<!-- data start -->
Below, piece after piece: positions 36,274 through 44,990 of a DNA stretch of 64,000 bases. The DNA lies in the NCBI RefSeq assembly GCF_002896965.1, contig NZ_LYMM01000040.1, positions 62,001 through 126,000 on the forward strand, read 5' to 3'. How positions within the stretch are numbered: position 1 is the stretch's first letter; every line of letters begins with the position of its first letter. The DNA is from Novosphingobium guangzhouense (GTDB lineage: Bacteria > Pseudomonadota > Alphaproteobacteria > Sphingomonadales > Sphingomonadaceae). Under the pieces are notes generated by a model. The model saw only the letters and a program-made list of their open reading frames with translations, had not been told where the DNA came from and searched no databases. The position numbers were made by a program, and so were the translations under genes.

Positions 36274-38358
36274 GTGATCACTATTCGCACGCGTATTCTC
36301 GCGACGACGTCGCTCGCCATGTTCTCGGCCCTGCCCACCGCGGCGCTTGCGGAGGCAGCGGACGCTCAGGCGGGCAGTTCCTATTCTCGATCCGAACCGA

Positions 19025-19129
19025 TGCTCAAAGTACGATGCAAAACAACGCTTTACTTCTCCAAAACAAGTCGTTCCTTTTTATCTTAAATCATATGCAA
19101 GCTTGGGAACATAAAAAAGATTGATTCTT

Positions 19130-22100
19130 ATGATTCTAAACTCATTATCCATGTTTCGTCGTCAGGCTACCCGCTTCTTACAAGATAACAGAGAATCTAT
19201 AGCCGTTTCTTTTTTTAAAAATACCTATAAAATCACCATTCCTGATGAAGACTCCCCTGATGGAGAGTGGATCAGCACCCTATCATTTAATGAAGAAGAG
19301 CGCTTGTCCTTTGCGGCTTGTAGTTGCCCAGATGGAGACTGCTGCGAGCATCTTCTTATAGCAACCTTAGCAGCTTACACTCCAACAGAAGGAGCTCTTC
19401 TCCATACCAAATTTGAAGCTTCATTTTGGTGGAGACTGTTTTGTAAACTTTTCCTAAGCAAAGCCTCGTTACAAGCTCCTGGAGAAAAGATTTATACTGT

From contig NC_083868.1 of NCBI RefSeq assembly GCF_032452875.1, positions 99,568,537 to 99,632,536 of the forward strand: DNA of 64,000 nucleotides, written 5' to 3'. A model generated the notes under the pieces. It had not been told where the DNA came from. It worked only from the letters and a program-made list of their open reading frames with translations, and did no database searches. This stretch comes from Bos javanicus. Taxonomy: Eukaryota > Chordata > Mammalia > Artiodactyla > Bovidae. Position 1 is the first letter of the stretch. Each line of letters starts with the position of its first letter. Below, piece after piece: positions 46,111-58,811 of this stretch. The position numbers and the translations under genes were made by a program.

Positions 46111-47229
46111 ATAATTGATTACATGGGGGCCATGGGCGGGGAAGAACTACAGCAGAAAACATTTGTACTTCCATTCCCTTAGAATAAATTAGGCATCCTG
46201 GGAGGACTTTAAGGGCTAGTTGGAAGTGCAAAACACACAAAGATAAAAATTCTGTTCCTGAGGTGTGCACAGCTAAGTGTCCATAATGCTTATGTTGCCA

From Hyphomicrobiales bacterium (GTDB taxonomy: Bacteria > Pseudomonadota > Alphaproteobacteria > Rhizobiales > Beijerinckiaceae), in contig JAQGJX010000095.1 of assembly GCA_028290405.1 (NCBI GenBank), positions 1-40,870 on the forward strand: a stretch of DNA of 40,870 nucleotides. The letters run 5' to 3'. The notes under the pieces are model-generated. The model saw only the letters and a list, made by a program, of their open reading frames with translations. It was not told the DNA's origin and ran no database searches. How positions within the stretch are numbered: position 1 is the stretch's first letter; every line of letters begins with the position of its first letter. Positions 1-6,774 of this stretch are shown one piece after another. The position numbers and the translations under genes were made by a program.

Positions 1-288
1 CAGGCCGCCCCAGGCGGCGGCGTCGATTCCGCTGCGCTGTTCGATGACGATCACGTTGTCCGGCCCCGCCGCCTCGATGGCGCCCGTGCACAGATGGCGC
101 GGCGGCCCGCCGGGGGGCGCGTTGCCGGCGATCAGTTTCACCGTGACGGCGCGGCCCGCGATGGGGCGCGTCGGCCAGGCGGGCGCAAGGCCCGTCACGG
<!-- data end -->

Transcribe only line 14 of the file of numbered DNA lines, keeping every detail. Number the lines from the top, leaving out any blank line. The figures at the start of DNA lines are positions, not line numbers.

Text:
Positions 46111-47229